The Audi S3's formula of a compact hatch that's beautifully finished, effortlessly rapid and backed up by the all-weather security of four-wheel drive is one that really works in this country. It's a lovely piece of product conception and there's really nothing quite like it from any rival manufacturer. Pace, four-wheel drive and that sort of quality? It's just not happening anywhere else other than at your Audi dealer and that's what makes the S3 quite such a desirable item.

This latest version might feature a heck of a lot of new engineering and we take our hat off to its improvement in efficiency, but in reality, not a whole lot has changed. The car is quicker and more economical, and the technology is even more impressive, but the buyer proposition remains much the same. When you've hit on a winning formula, you mess with it at your peril.

Click here to find out more about our Audi S3 range
Ford Focus ST

Ford Focus ST

Ford's Focus ST hot hatch is back, with a styling update, improvements to the chassis and the option of a diesel model. It was already one of our favourites, and making it better to drive, improving the looks and the perceived quality, adding a diesel engine and fettling the efficiency a bit has done it no harm at all. If you were about to choose a Golf GTI/GTD, here's one alternative that's going to be worth serious consideration.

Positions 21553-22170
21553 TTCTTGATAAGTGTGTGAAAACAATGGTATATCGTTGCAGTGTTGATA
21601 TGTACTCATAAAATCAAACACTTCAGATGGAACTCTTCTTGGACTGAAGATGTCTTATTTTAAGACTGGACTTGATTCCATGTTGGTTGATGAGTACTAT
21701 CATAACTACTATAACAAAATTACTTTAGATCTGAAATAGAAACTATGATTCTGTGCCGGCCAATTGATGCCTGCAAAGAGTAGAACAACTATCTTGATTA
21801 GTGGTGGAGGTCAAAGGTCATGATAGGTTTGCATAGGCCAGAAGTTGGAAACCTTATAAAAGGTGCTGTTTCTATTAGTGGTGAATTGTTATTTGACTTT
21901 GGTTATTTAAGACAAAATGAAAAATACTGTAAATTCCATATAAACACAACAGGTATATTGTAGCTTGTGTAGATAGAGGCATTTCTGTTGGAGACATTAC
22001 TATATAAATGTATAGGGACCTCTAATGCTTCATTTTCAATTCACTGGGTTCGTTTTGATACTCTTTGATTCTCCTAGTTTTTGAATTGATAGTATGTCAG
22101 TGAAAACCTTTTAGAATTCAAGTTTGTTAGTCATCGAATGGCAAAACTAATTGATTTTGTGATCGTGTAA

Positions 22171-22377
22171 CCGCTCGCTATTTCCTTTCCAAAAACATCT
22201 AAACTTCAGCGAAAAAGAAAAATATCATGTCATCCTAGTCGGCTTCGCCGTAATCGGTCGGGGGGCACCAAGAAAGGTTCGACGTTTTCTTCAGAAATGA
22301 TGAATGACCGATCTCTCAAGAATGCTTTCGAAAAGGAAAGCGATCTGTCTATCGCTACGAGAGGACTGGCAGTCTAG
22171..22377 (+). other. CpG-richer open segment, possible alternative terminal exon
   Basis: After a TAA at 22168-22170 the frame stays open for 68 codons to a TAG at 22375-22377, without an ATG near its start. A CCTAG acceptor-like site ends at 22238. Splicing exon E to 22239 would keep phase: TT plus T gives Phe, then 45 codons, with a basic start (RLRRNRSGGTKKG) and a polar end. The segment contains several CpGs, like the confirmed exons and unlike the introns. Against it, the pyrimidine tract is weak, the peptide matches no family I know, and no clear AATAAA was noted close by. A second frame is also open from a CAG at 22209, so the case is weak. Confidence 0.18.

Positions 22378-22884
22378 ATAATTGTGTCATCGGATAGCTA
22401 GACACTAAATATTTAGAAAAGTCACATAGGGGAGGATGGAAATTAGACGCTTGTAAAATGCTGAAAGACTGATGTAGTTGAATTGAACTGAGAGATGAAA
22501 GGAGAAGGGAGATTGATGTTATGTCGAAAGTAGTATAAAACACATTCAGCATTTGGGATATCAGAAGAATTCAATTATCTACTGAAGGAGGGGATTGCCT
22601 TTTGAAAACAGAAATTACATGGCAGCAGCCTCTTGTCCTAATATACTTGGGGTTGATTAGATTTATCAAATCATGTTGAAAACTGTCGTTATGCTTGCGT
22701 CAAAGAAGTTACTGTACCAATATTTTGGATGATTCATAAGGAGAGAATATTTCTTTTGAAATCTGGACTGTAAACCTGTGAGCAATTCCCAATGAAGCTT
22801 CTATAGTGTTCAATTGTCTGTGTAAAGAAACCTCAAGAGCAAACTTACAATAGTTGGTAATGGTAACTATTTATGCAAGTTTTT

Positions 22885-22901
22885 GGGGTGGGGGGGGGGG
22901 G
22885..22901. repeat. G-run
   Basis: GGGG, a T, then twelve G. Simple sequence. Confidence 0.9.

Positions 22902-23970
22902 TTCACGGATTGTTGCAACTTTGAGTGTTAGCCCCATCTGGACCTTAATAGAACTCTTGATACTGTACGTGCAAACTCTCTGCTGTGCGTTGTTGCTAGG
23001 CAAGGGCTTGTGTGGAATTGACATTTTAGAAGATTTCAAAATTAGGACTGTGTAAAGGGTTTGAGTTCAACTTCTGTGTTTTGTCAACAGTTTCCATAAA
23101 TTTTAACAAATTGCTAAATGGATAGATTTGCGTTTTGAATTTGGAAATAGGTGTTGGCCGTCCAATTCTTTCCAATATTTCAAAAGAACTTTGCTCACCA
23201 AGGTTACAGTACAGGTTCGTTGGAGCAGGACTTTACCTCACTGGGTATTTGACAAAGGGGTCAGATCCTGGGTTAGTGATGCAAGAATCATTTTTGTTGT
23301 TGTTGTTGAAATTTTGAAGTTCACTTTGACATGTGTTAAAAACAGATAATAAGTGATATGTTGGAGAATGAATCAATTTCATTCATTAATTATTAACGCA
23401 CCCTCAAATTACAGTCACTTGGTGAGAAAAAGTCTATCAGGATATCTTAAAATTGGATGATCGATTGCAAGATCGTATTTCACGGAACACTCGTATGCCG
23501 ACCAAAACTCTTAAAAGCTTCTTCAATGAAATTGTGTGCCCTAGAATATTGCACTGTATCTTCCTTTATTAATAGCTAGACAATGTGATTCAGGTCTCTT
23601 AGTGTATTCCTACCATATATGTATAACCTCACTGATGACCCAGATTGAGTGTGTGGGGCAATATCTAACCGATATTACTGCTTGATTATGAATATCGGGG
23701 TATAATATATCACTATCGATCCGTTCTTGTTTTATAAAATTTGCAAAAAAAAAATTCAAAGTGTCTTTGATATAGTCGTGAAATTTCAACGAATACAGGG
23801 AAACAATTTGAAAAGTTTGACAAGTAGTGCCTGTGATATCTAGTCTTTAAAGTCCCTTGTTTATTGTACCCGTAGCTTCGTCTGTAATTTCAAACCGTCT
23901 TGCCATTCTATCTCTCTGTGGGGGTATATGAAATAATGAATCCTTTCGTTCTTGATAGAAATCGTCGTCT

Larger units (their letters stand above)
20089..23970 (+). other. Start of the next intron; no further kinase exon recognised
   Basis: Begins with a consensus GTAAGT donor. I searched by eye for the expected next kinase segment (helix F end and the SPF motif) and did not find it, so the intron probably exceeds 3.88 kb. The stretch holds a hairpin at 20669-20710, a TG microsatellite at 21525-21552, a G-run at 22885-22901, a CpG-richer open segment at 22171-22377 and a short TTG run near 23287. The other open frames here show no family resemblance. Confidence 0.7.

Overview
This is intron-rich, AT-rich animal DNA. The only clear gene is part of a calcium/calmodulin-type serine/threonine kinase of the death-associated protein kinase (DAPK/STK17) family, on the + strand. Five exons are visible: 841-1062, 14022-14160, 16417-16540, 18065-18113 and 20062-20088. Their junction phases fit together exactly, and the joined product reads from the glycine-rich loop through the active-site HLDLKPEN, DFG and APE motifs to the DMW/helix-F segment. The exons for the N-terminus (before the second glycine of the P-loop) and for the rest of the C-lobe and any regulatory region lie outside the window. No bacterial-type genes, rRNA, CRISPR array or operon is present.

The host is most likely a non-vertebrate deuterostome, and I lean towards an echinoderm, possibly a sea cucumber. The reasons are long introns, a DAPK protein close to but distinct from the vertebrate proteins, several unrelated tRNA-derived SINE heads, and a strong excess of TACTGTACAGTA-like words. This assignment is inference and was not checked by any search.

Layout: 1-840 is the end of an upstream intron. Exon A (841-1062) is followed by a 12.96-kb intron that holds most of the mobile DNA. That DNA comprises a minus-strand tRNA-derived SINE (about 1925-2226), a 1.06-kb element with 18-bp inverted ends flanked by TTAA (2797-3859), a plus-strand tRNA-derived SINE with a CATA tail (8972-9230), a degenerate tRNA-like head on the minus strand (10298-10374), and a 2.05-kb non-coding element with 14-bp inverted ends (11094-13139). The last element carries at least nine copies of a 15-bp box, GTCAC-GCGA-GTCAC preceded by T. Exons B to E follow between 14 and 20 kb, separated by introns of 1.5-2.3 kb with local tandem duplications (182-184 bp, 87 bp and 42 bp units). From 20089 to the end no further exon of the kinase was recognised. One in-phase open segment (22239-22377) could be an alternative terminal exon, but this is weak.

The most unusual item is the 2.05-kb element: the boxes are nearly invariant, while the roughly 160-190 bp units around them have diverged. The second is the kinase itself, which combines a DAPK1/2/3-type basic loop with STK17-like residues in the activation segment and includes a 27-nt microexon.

So, about those engines. The 250PS 2.0-litre Ecoboost remains the mainstay of the range, getting the ST to 62mph in 6.5 seconds. Peak power is available at 5,500 rpm, 360 Nm of torque is available from 2,000-4,500 rpm, and maximum speed is 154 mph. The diesel is an interesting addition. This takes the existing 2.0 TDCi seen in 150PS guise elsewhere in the Focus range and beefs power up to 185PS, achieved by electronic calibration, a revised air intake system and a sports exhaust. Peak power is developed at 3,500 rpm and there is 400 Nm of torque available from 2,000-2,750 rpm. The car gets to 62 in 8.1 seconds and runs on to a top speed of 135 mph.